glasses you're already using technology

to help enhance your eyes

so you can see better my dad has a

pacemaker so that he can live

an extra 20 years um and he's emerging

with technology

um there are many friends i'm diabetic i

haven't got one of those pods you stood

up stick on your side but you know again

friends and diabetic friends who who

have machines attached to their body to

help regulate

uh the blood sugar in their stream so

they're they're merging with technology

you think transhumanism um yes religion

philosophy should ask the question

all right when do we stop remaining

human what does it mean to be human

how does this uh devalue humanity

or or our lives and what enhances it so

those questions again a perfect example

thomas of what you bring up in terms of

bioethics

and how faith and science can have

conversations together

um that can that can help for human

flourishing but also

be wary and say all right um let's think

through this philosophically and morally

and theologically of how we understand

god in the universe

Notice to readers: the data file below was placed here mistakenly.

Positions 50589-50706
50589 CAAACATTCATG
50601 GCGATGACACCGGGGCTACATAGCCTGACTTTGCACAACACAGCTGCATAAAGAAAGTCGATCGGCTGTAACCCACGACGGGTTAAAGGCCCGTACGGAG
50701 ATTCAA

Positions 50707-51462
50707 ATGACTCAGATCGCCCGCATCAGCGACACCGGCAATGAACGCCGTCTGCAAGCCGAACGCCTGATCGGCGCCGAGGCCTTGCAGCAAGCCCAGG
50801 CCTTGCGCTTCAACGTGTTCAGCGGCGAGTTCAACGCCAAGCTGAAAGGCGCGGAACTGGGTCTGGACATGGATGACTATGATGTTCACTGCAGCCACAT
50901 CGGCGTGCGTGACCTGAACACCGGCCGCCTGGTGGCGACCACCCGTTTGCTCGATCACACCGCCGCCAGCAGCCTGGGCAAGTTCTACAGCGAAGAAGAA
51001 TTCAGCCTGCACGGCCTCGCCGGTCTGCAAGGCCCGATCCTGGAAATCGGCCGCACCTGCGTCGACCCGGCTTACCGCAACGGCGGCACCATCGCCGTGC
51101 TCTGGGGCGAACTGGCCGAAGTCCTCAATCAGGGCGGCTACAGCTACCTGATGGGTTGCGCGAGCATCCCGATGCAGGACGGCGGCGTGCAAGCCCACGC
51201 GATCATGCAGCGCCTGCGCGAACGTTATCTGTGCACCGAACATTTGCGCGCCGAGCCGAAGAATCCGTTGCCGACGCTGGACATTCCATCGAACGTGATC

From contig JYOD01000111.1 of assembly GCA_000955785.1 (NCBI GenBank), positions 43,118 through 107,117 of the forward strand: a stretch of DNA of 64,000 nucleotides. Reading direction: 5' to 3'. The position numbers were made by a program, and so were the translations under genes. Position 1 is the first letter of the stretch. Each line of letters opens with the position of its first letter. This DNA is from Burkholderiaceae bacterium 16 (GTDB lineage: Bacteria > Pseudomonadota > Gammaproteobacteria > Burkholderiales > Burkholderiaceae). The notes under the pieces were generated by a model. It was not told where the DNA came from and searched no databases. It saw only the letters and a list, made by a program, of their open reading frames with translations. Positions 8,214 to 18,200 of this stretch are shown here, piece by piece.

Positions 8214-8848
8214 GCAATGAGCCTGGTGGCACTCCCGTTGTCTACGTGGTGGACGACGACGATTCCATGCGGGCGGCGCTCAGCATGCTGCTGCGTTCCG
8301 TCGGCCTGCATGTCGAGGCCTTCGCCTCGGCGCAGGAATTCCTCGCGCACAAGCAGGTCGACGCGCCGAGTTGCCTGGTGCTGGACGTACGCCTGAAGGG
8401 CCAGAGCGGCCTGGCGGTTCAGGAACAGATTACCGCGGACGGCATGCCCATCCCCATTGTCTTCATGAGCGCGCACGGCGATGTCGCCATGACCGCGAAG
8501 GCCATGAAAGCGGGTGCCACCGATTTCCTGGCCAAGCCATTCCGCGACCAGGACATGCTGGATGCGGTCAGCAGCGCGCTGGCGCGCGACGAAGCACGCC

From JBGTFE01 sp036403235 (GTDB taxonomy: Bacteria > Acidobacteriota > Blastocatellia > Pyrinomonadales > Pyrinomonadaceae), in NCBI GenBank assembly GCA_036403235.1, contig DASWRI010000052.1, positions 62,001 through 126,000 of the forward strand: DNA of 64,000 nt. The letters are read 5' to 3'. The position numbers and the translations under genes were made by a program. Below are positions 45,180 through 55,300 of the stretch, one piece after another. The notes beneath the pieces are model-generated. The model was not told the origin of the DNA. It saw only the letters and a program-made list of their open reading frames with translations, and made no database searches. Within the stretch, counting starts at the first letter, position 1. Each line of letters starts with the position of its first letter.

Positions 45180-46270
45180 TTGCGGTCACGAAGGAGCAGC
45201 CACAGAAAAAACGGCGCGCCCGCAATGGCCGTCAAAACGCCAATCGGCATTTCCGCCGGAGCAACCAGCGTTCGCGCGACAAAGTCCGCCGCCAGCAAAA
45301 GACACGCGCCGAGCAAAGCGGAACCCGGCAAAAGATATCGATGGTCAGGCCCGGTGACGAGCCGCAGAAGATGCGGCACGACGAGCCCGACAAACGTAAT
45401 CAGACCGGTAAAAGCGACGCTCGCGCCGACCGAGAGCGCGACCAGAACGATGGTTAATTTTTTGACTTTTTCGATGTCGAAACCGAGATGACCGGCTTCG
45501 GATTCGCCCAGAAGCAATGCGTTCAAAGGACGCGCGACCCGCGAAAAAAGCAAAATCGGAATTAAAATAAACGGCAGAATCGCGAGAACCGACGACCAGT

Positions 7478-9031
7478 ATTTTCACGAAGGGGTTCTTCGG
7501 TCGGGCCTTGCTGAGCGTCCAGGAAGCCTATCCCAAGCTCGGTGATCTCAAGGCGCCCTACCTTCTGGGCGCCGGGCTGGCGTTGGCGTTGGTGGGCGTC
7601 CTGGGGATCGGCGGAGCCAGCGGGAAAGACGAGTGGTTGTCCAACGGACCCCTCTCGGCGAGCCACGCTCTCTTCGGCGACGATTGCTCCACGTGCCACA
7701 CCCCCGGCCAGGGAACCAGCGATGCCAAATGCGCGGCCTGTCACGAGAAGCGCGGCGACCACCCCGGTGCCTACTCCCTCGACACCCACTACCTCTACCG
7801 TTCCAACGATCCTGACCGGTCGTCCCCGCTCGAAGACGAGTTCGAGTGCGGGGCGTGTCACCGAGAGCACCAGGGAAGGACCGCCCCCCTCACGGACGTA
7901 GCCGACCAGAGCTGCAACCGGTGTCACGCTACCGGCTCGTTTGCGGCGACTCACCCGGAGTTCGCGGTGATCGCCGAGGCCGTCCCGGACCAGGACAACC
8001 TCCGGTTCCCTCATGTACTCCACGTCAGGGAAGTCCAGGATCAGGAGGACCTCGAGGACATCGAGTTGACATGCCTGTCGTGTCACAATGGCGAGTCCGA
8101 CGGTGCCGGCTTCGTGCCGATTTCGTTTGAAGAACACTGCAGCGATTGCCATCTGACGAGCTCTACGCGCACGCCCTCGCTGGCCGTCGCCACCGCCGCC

yeah well i think that the i'm sure that

it's just sort of

woven into the questions that are

already here but it feels like in the

year 2020

an obvious question would be

how do we um trust science in our daily

lives

without falling into the person of faith

pitfall of saying well i'm just going to

trust god rather than trusting the

science

that's out there it's so obvious with

the virus where

especially as a person of faith um you

know people see me wearing a mask and

they're like hey don't you trust god to

like protect you from this virus and

sort of feel the need to respond and say

you know god works through

scientists and doctors and folks who are

all telling us that you have to

you we ought to be wearing masks and

keeping distant right now and things

like that and so

um there certainly is a tension there

not a good answer but

um how do we make it clear that as

people of faith we trust

god to work in multivalent and complex

and sometimes obvious ways uh in our

daily lives

another way that it might touch our be a

touch point

in our regular living would be climate

change you know

in the ways that people talk about the